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6 Underused Content Marketing Strategies That Get Results

6 Underused Content Marketing Strategies That Get Results

You’re probably aware that content marketing is an integral part of SEO today.

With it, you can improve your brand’s online visibility and generate 3 times as many leads as traditional advertising (and at a fraction of the cost).

But not everyone is profiting from it…

According to a recent survey, only 30% of B2B marketers say their organizations are effective at content marketing.

Plus, 55% say they are unclear on what content marketing success or effectiveness looks like.

If you’re part of that statistic or have been struggling with your content marketing efforts, recently, I’ve got your back.

In this article, I’m going to show you six under-utilized content marketing strategies that will help you generate more organic traffic, improve your conversions and introduce your brand to new audiences.

Let’s get started.

1. Perform a content audit

In today’s content-driven world, many business owners are cranking out more content in a bid to outrank their competitors.

But in doing so, they’re overlooking an important fact:

Not all content serves your website.

If it isn’t high-quality or optimized correctly (on-site or otherwise) your content might be hurting your domain authority (or worse, affecting your rankings).

The solution, then, is to perform a content audit.

According to Neil Patel

A content audit is a careful look at your website’s existing content in order to make sure that it’s doing what you want it to do – driving the right kind of traffic, containing the right kind of keywords, and improving conversions.

While auditing your site’s content might not fill you with enthusiasm, the results that come from it might…

In an interview with Pat Flynn, writer Todd Tresidder revealed deleting a third of his content tripled his traffic.

And he’s not the only one.

When Nick Loper deleted and consolidated 650 articles on his site, he boosted his organic traffic by 65%:

To perform a content audit of your own, login to Google Analytics, go to “Behavior > Site Content > All Pages”, and do an 80/20 analysis of your content.

Ask yourself, “What is the 20% of content that is producing 80% of the traffic?”

Optimize that 20% by adding additional keywords or a content upgrade (more on that in a moment) and improve or remove the 80% that isn’t producing any return.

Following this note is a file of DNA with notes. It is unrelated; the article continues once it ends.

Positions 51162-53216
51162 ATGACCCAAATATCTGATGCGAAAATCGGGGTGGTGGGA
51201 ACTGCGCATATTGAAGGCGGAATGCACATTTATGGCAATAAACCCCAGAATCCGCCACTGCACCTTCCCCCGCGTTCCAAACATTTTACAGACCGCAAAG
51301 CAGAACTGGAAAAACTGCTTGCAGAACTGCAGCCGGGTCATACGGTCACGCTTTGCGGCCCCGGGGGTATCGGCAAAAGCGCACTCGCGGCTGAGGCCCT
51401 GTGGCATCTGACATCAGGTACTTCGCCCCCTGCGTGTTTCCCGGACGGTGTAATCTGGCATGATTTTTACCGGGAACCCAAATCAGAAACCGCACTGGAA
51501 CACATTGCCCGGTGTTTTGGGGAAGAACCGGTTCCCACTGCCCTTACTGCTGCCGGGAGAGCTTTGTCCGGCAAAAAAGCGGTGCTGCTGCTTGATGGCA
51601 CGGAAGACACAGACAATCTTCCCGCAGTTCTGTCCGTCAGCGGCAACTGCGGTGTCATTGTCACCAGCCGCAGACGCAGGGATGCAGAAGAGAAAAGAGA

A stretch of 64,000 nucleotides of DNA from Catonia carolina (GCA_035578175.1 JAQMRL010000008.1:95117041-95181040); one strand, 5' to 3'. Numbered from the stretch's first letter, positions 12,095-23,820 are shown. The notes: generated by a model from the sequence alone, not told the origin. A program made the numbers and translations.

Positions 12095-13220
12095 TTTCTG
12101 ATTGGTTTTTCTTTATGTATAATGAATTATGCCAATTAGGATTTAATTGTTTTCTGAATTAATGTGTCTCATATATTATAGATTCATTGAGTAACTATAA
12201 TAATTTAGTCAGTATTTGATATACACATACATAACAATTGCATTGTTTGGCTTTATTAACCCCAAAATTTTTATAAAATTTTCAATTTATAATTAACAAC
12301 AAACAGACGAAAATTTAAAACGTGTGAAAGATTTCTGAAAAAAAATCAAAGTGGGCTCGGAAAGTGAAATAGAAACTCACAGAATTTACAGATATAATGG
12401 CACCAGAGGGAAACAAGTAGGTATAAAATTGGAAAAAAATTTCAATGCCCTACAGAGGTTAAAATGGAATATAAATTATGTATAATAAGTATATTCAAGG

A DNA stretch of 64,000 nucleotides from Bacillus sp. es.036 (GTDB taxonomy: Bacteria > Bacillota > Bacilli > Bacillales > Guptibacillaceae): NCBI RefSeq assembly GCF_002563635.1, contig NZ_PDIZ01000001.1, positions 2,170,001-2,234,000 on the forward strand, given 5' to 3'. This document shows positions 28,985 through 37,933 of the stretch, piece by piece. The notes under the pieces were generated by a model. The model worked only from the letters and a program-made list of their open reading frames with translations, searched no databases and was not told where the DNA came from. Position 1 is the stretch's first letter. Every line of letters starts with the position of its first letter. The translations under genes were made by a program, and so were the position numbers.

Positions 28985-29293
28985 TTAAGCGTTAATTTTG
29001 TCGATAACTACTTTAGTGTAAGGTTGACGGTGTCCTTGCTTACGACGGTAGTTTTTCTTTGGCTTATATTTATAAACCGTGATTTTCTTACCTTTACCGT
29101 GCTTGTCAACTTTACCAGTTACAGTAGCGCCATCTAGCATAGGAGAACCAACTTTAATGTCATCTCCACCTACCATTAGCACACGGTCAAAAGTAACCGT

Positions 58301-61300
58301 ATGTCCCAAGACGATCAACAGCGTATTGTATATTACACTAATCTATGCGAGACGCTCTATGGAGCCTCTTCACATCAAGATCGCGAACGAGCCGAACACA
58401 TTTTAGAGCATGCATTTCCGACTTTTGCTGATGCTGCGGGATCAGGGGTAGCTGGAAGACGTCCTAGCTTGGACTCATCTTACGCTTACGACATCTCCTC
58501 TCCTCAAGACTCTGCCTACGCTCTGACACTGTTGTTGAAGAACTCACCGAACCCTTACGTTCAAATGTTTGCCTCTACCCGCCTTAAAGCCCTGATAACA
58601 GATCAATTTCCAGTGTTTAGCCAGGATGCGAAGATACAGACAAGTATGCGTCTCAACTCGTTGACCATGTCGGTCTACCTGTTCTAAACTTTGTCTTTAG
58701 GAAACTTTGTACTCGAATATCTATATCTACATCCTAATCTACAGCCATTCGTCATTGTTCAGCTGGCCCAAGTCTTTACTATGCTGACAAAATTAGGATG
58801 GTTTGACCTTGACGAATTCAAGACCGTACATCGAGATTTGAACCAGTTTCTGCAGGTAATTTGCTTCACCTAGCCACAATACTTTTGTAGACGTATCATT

To learn more about how to conduct your own content audit, read Everett Sizemore’s thorough article on the subject.

2. Relaunch old content

We’ve all been there:

You write an epic blog post, hit ‘Publish’ and…


No comments. No backlinks. And no influx of organic traffic.

If that’s ever happened to you then you might consider doing what Brian Dean calls a “content relaunch.”

Inspired by a HubSpot post, Dean revisited a blog post that dropped in the SERPs (search engine results pages) and improved it by updating its images, restructuring its copy and adding a case study.

The results were remarkable:

He got 260.7% more organic traffic in 14 days.

Experiences like Brian’s reveal an important fact:

It’s not always necessary to create new content; often, you just need to improve what existing content you have.

Here’s how to do that:

Go back into your Google Analytics and view your lowest-performing content.

Ask yourself,

  • Is any of it re-launchable?
  • Could I rewrite, update or improve any of it?
  • If so, how? Could I update its images or stats, or add a case study?

Often, it’s the marginal improvements that yield the maximum results.

3. Repurpose your most-popular content

It’s a common trap many business owners fall into…

They write a blog post, hit ‘Publish’ and then move onto another without considering how they could maximize the reach of their content.

That’s where content repurposing comes in.

As the name suggests, content repurposing involves taking existing content and adapting it for other platforms to reach new audiences and create further link-building opportunities.

As Arnie Kuenn writes,

With so much content being published every day, people are bound to miss a blog post or video once in awhile. However, through repurposing, your audience may come across your content after it has been altered, through a different channel.

A good example of a marketer repurposing content is Eugene Cheng.

After repurposing his existing content on Slideshare, Eugene was able to get over 2 million views for his presentations:

And that’s not all…

Cheng was able to rank an additional page for the long-tail keyword, “presentation design Singapore”: